This also extends to the overall tone and thematic of which Volume 3 succeeds in, with a more mature tale to be told, especially in examining (or rather uncovering) the tragic backstory of Rocket throughout the movie. Naturally, this brings up the more darker elements of the feature, with Volume 3 touching upon a very sensitive subject of animal abuse / cruelty. It’s well-founded in the movie and does share a major part in the movie’s storyline, but might be a little bit too much for the younger crowd and / or sensitive individuals out there. I’ll touch upon this later in my review, but, for now, just a word of caution some viewers out there. In addition, the themes in the movie that Gunn conveys are quite palpable and strong…much more so than what’s been done in some of the more higher profile MCU endeavors. How so? Well, like the other two Guardian pictures, Volume 3 discusses the Guardians team as a family, a dysfunctional yet loving one that comes together when the chips are down by putting aside their differences and strengthening one another. It’s a tried and true method for character growth (both individual and interaction with other characters), but it’s definitely worked in Gunn’s favor for these movies and clearly shows that throughout these Guardians projects. Volume 3 keeps the trend going and further examines the Guardian characters and how this dysfunctional family of misfits come together with strong personalities and growth within their last adventure. Interestingly, while the other films talked about collaborating of their family “harmonizing” with each other, Gunn elects to make this installment showcase how a family has to accept their members for who they are and not what others want them to be. This is clear showing with various members, including Quill trying to get Gamora to be the same woman that he once loved, Mantis always wanting try and please everyone and not for herself, Drax’s hidden parental instincts overlooked by his team, and so on and so forth. This plays a huge instrument in Volume 3’s narrative and something that the movie fully embraces throughout, which (again) gives quite the lively and colorful (as well as meaningful) context to the film’s characters. It’s not an uncommon usage of storytelling, especially for the MCU, but it definitely is an enlightening one that works in Gunn’s direction for these movies, including this one, as well as something that viewers can take away beyond this cinematic realm and into the reality of today’s world (or even in a more personal insight of oneself). Overall, Volume 3 is still very much a MCU movie, yet Gunn finds way to give more creative licensing than other installments, with the director choosing to confront such thematic elements and having them play a part in the feature’s narrative. He brings his endeavor to a close and for a satisfying conclusion that leaves door open for possible continuations (in some form), yet Volume 3 is a send-off for Gunn’s Guardians trilogy that closes out the same way it began….by dance to its own beat….and that’s a great thing.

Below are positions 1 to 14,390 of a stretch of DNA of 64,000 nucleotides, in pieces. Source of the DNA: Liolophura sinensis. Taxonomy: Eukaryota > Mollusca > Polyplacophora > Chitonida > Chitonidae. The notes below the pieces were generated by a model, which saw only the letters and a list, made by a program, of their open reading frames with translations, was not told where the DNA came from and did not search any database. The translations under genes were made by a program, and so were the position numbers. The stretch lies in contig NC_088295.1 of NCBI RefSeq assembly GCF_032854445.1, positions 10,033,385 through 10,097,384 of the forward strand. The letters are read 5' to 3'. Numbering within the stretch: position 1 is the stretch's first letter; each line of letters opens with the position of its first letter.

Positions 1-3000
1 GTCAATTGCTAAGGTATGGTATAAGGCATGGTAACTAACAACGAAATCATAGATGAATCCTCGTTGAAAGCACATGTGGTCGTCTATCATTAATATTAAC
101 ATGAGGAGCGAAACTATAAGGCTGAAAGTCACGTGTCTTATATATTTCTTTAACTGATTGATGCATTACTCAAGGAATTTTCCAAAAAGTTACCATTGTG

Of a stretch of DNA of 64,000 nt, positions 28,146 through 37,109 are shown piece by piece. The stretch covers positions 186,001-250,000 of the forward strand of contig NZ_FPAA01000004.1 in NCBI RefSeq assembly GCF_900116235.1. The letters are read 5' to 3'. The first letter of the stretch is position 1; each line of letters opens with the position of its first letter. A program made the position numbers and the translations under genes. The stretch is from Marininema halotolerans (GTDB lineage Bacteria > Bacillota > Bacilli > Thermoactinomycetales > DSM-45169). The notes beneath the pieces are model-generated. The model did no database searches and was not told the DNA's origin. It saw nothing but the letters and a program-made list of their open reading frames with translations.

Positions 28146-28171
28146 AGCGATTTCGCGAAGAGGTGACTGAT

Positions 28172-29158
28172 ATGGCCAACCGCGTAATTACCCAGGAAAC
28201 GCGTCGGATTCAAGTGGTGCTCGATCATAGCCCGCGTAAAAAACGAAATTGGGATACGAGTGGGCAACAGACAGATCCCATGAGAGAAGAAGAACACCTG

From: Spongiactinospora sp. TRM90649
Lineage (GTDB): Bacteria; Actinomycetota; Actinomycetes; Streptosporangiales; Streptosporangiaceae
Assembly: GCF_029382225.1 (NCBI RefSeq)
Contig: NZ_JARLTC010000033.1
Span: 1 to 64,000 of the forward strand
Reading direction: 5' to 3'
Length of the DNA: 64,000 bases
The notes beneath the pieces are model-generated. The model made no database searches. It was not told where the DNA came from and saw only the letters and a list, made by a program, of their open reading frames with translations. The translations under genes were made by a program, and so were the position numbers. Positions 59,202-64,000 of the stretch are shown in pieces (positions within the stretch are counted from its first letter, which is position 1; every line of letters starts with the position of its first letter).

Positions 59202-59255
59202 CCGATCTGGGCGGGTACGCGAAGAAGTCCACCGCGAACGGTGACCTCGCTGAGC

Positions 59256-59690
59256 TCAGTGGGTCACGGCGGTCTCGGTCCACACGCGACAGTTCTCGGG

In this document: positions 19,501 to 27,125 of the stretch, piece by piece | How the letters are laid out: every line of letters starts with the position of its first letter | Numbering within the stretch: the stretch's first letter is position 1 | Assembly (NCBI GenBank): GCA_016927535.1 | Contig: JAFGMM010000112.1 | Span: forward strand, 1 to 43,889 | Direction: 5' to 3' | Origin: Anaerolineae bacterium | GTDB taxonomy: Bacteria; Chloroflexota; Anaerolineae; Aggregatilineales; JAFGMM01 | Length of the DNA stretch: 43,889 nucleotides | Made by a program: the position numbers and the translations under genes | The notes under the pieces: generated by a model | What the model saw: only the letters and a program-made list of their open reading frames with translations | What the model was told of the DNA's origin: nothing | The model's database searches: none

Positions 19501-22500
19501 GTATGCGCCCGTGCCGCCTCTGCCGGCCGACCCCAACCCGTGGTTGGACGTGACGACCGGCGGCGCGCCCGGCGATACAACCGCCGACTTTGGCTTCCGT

In the presentation category, Volume 3 looks spectacular within its sci-fi world and showcases plenty of colorful vibrancy and vivid detail within the cosmic / outer realm reaches of the MCU. The previous Guardian films showcased the outer space realm of the MCU, with Gunn presenting otherworldly places and locations that felt real, yet also alien at the same time. Yet, still wrapped within such colorful detail. Volume 3 continues that trend and further expands the MCU’s universe with such realism of sci-fi grittiness and blends it with hyper really blooms and depths of fictional imagination in order to give such fantastic depictions. From the fleshy and slimy organic space station of Orgocorp to the hodgepodge dwellings on Knowhere, the environments of the movie are filled with sci-fi grime and worn-down feeling, which juxtaposes some of the more brighter and vivid displays of colors that help make the feature “pop” throughout. Thus, the key players in the movie’s “behind the scenes” team, including Beth Mickle (production design), Rosemary Brandenburg (set decorations), Judianna Makovsky (costume designs), and the entire art direction team for bringing Gunn’s vision to life on the silver screen as well as making that said vision have one foot in reality and one foot in science fiction aesthetics. Additionally, the visual appeal of the feature succeeds, which the dozens of CGI wizardry artist that worked on this project should be applauded for their work, especially after the more shoddy / rushed visual that were found in Ant-Man and the Wasp: Quantumania. Also, the cinematography work by Henry Braham, who had previously worked with Gunn on Vol.2 and Suicide Squad, helps create such a dynamic and cinematic presentation throughout the picture, with plenty of dazzling usage of camera angles and usage of filmmaking trickery. This results in the movie’s visual flair come alive even more with such creativity, including an amazing and almost jaw-dropping sequence hallway fight scene that is presented in an “all-in-one-take” display. It’s brilliant and amazing to watch! Lastly, while the film’s score, which was composed by John Murphy, delivers a fantastic musical soundtrack composition of grandiose action and dramatic poise throughout, Volume 3 continues the Guardians trend by incorporation a selection of musical songs that play in and out of the feature, with such songs like Rainbow’s “Since You’ve Been Gone”, Beastie Boys’s “No Sleep Till Brooklyn”, Spacehog’s “In the Meantime”, and Florence + the Machine’s “Dog Days Are Over” just to name a few. While not as catchy as the original film, which I think is still the best soundtrack of the three, Volume 3’s musical song selection is still fun and entertaining to be featured in the sci-fi sequel.